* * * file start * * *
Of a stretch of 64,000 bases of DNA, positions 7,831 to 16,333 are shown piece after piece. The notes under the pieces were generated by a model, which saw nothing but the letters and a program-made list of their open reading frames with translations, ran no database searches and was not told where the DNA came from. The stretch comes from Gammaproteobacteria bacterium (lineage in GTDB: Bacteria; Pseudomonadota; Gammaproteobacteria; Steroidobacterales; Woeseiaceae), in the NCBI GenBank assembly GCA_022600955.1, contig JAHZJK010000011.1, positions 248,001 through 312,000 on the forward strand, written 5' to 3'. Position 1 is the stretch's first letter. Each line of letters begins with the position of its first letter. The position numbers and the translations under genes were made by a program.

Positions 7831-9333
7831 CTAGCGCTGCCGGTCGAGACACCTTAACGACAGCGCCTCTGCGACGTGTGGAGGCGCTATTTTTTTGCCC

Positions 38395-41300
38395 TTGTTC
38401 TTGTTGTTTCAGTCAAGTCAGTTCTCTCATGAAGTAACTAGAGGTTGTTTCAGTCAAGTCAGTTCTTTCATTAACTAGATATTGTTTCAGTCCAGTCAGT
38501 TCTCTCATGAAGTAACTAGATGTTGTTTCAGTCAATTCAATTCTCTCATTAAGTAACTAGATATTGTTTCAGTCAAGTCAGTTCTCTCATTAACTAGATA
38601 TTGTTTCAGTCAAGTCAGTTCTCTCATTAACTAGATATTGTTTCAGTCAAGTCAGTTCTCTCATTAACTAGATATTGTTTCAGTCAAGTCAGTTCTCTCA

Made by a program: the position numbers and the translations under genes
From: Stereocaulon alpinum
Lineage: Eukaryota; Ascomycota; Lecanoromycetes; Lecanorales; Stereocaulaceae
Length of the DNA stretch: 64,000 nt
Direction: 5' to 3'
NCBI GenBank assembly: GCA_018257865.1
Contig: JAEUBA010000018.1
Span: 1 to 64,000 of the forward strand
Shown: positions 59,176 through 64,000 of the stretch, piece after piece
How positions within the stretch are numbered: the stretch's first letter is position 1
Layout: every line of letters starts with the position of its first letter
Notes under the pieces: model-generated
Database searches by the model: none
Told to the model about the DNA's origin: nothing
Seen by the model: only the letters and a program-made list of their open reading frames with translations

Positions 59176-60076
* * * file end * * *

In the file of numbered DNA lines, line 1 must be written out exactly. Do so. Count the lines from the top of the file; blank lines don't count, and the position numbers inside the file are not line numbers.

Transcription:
Of a stretch of 64,000 bases of DNA, positions 7,831 to 16,333 are shown piece after piece. The notes under the pieces were generated by a model, which saw nothing but the letters and a program-made list of their open reading frames with translations, ran no database searches and was not told where the DNA came from. The stretch comes from Gammaproteobacteria bacterium (lineage in GTDB: Bacteria; Pseudomonadota; Gammaproteobacteria; Steroidobacterales; Woeseiaceae), in the NCBI GenBank assembly GCA_022600955.1, contig JAHZJK010000011.1, positions 248,001 through 312,000 on the forward strand, written 5' to 3'. Position 1 is the stretch's first letter. Each line of letters begins with the position of its first letter. The position numbers and the translations under genes were made by a program.